Production: Characteristic of early 1990s production, this loud-percussion example might be more appropriate for a speed metal band, in that separation between the instruments is sufficient but sacrifices bass and loudness in guitars.
Review: With characteristic American panache this instrumentally advanced band attempted to capture the dramatic weight of heavy metal with the punk attitude of early death metal, resulting in an album that like a fusion between Deceased and Malevolent Creation stages inexorable riffing in the midst of simple rhythm verses and noodling but purposeful lead guitar.
Vocals, reminiscent of Asphyx with a more clipped enunciation, offset the drumming that leads these compositions. Heavy metal patterns are given the rhythmic treatment of punk hardcore and allowed to carry verses through simple structures that lead into choruses, and as if inspired by Iron Maiden make instrumental breaks into transitions before reiterating themes. Tempos cascade in layers of both intensity and detail, with variations on pattern filling linear tempo alterations.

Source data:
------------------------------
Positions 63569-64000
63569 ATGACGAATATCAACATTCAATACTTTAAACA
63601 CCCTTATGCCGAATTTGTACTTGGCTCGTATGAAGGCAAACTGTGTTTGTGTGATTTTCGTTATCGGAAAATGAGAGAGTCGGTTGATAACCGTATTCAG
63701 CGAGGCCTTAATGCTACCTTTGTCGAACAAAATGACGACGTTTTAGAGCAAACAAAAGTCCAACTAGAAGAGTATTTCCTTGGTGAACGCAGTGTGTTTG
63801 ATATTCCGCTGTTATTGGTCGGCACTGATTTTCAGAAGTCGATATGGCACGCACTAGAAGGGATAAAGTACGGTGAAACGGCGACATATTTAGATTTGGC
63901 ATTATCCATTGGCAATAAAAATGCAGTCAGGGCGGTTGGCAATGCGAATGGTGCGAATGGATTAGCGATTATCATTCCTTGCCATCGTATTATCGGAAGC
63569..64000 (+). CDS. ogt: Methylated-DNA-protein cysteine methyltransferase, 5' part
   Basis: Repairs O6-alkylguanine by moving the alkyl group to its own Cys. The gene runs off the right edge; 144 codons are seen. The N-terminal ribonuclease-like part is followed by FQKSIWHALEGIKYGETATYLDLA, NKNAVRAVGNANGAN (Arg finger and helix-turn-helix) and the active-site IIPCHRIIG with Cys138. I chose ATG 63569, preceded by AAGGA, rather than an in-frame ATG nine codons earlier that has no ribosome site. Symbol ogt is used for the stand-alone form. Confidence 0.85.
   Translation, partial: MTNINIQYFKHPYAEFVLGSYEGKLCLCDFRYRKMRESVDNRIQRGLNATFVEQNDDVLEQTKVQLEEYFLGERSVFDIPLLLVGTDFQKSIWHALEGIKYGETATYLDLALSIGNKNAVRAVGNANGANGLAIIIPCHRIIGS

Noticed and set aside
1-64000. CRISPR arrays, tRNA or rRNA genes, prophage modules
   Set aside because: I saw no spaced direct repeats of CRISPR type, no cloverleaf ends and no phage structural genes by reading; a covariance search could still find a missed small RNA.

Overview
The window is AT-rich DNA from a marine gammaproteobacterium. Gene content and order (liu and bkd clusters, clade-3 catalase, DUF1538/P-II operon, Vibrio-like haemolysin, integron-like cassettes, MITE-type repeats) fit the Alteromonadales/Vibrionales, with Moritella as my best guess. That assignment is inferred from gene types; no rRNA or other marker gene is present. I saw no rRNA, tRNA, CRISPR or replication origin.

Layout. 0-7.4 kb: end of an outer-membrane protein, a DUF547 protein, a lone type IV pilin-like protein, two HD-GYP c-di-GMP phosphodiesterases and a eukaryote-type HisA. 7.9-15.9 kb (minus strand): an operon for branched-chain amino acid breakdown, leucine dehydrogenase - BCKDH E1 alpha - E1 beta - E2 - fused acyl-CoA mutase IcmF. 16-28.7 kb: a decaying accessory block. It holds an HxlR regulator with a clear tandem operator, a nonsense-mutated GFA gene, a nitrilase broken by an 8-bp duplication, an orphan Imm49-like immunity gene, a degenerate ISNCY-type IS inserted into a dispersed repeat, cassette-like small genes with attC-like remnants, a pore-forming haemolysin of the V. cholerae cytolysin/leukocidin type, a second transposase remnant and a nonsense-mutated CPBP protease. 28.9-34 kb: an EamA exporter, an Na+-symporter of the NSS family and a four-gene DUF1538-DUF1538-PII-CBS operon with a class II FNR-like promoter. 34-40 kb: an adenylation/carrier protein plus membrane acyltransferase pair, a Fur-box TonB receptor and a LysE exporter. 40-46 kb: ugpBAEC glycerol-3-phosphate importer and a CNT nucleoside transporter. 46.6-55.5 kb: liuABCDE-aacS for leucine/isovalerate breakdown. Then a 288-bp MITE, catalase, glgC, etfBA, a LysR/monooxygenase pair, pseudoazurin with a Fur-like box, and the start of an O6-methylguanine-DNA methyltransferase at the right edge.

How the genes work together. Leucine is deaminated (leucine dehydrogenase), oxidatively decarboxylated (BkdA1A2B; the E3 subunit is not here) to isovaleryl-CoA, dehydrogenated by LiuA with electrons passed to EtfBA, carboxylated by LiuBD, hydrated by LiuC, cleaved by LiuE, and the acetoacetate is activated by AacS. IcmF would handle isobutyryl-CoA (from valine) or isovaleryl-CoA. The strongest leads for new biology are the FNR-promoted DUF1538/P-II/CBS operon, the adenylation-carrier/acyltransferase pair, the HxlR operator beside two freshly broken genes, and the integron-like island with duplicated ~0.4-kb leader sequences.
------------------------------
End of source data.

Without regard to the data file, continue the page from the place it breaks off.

Many of these riffs evolved from the punk or heavy metal canons but adapted through minimalism are used to sustain a rhythmic surge that drops in a method reminiscent of Deicide into a countering cadence, giving a surreal flavor to these descending patterns over which lead rhythm guitar accents the dominant motif -- usually a modal stripe inflected to a rhythm built on continuance of cadence more than expectation. While there is a lack of the distinctive flavor that qualified more popular bands, the essential quality and spirit of death metal is high here and strengthened by the progressive tendencies of the guitarists, reaches a depth of articulation other bands would do well to emulate.